GOSH Code of Conduct

Updated October 2022

The Gathering for Open Science Hardware (GOSH) is a diverse, global community working to enhance the sharing of open source scientific technologies. Specifically, this includes open source hardware (OSH) for scientific purposes which we refer to as open science hardware (OScH).

We strive to make open science hardware open to everybody, regardless of scholarly or professional background, gender identity and expression, sexual orientation, ability, physical appearance, body size, race, age, economic background, country of origin or employment, religious affiliation, and other differences. Because we come from different backgrounds, it is important to be intentional about providing respectful, equitable spaces — both online and in person — for our community to come together and engage in constructive, respectful discourse. As our manifesto states: GOSH is used for peaceful purposes and causes no harm.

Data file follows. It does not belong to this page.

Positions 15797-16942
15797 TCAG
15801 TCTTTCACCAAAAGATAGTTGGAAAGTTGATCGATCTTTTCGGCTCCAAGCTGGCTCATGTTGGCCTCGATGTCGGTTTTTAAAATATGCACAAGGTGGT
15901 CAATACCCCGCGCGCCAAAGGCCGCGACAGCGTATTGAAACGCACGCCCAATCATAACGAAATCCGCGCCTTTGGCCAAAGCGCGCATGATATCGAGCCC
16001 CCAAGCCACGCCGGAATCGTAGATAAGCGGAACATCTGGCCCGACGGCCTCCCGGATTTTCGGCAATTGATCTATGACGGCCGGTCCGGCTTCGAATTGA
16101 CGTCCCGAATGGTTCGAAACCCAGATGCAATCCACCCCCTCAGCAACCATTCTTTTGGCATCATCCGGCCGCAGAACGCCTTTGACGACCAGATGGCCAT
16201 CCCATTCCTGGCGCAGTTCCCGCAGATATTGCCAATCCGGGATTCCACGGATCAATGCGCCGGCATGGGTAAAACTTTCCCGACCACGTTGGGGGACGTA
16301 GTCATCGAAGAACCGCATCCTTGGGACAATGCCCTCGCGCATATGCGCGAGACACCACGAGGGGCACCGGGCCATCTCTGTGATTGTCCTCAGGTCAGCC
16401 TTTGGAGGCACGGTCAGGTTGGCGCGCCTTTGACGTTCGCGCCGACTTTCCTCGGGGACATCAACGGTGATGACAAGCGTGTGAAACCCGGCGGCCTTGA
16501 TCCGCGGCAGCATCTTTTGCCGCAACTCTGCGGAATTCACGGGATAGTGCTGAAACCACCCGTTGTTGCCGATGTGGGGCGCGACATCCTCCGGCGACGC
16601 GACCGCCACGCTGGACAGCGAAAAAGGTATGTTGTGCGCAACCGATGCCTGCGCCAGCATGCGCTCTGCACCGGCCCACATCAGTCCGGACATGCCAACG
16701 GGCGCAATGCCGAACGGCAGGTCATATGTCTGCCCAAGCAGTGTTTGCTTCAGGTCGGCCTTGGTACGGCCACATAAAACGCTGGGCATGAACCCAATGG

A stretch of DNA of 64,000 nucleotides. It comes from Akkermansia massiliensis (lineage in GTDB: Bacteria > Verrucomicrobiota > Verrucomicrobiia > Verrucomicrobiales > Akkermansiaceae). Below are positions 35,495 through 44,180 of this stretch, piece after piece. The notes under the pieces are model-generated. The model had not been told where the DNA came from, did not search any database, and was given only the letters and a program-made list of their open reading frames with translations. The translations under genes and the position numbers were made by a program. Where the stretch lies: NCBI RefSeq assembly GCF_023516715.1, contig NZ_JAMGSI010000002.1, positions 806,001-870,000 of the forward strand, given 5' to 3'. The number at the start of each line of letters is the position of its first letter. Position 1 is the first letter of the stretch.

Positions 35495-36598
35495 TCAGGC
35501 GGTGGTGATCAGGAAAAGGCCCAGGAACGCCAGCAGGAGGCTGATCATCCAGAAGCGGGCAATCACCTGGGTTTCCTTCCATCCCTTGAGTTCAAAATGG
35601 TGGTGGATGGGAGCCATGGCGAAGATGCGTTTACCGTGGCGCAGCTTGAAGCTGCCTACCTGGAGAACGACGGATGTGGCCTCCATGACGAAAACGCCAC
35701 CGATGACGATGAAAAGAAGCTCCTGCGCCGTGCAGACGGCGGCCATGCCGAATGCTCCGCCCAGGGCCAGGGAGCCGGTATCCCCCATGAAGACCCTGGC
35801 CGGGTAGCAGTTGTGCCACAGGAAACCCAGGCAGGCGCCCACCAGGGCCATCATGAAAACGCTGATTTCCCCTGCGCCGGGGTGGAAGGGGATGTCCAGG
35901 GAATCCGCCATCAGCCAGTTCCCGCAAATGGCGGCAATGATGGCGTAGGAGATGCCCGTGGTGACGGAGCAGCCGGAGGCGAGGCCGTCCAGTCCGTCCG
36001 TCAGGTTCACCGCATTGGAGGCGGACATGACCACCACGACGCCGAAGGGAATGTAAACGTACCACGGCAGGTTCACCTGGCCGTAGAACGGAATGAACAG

GOSH is equitable. Equity is different from equality; equality is about treating everyone exactly the same, while equity recognizes that everyone does not start from the same position and so treating everyone the same may leave them in the same uneven positions they began in. For this reason, we are intentional about actively reducing the inequitable barriers that stand between science and those who create, use, and learn from it. This document is written with this principle in mind.

This code of conduct applies to all GOSH spaces, both online and in person.

While we operate under the assumption that all people involved with GOSH subscribe to the GOSH Manifesto and the values laid out above, we take Code of Conduct violations very seriously. Therefore, individuals who violate this Code may affect their ability to participate in GOSH, ranging from temporarily being placed into online moderation to, as a last resort, expulsion from the community or in-person events. If you have any questions about our commitment to this framework and/or if you are unsure about any aspects of it, please email code@openhardware.science and we will provide clarification.

How To Report A Problem

In Person — Safety Officer or GOSH Organizers: If you are at a GOSH event with a designated Safety Officer, feel free to approach them or an organizer. The people to contact for GOSH Gathering 2022 in Panama are: Nat Irwin, Brianna Johns, Karl Kaddu, and Pen-Yuan Hsing.